Pearce said now the problem is when students take some courses in community colleges and then apply for four-year universities they found some certain courses cannot be transfered.
"Yes, you've wasted time; you've wasted money. And what happens is if it takes too long and then some people do end up in dropping out," Pearce said.
The bill would require an index of at least 25 introductory courses transferable from community colleges to four-year universities.
Pearce said the new system will also give students more information they need before they apply for four-year universities.
"So there is no surprises when they leave that two-year institution and they go to enroll," said Pearce. "They will know beforehand which courses will transfer and which courses will not."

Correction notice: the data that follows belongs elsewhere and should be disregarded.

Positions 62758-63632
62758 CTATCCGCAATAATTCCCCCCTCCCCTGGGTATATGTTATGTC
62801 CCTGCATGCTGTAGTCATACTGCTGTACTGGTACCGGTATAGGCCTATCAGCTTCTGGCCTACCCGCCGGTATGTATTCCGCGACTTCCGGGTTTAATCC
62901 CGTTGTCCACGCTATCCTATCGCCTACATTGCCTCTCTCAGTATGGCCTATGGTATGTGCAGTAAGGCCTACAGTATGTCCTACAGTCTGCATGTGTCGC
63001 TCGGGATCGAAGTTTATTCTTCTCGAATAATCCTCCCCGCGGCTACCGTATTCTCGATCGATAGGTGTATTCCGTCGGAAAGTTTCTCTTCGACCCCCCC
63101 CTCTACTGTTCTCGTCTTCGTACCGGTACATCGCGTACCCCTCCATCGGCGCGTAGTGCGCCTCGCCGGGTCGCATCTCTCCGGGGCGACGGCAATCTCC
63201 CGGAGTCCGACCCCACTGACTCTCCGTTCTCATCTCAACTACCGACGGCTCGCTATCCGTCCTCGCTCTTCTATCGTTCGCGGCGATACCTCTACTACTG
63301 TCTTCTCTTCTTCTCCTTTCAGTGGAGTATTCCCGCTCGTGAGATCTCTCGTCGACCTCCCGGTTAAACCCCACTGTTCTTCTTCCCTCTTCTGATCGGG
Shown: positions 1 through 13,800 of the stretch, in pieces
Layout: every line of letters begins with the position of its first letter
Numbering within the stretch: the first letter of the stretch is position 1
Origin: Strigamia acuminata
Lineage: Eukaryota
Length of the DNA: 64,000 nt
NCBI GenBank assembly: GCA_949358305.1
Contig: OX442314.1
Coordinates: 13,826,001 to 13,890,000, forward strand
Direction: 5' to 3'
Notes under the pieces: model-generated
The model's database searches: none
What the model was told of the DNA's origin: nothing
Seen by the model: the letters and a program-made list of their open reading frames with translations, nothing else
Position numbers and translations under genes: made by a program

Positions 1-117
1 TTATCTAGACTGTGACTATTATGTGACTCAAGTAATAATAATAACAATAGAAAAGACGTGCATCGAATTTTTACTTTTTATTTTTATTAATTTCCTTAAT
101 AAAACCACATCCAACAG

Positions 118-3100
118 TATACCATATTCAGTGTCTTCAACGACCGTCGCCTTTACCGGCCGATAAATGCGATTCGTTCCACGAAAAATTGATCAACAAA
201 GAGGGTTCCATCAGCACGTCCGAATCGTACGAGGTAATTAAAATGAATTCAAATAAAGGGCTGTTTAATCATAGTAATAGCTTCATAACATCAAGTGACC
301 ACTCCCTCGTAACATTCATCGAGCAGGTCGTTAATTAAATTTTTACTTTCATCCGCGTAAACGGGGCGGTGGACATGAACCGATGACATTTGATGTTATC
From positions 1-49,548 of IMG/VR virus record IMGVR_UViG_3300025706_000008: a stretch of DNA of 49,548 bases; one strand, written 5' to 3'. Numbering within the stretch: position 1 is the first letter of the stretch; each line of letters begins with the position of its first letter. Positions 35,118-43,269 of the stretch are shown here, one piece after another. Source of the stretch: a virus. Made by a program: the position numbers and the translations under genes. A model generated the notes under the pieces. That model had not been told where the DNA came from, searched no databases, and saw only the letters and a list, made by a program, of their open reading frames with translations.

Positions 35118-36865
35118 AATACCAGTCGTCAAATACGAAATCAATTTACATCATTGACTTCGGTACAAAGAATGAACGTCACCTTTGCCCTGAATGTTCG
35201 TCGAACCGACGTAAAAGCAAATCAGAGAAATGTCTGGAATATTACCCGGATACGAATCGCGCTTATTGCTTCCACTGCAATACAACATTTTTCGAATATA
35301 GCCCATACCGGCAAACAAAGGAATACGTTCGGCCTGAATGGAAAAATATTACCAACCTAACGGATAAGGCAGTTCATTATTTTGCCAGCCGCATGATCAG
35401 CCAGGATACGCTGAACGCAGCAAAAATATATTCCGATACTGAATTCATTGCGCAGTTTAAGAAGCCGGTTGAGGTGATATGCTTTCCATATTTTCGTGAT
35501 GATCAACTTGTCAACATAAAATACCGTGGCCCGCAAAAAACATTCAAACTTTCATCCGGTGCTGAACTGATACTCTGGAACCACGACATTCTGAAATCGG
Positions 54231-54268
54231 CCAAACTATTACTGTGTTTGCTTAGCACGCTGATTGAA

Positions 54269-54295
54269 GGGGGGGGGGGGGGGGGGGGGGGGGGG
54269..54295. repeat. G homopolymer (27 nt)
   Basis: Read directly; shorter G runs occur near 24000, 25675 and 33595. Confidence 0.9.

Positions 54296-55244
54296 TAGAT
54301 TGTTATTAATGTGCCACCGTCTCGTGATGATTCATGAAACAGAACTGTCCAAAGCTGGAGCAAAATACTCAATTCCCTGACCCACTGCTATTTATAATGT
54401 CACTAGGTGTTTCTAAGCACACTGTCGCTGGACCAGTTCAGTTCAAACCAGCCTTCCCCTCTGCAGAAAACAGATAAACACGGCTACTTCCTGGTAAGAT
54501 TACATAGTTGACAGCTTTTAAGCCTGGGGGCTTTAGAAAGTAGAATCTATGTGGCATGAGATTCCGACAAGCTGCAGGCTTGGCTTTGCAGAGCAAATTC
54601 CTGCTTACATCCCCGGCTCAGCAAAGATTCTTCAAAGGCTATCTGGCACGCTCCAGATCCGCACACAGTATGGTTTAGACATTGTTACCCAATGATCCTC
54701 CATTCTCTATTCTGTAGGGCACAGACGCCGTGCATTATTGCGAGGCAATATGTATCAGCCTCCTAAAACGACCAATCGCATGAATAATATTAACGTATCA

Meanwhile, Pearce said the system will financially help college students since the longer they stay and the more money they spend the less likely they are to graduate and then the more debt they have when they graduate.
There would also have a reverse transfer in the system to allow students to get an associate degree if they accumulate enough hours in combination with institutions that offer an associate degree and four-year institutions.
Private higher education institutions would not be required to participate in the system, but they could if they want.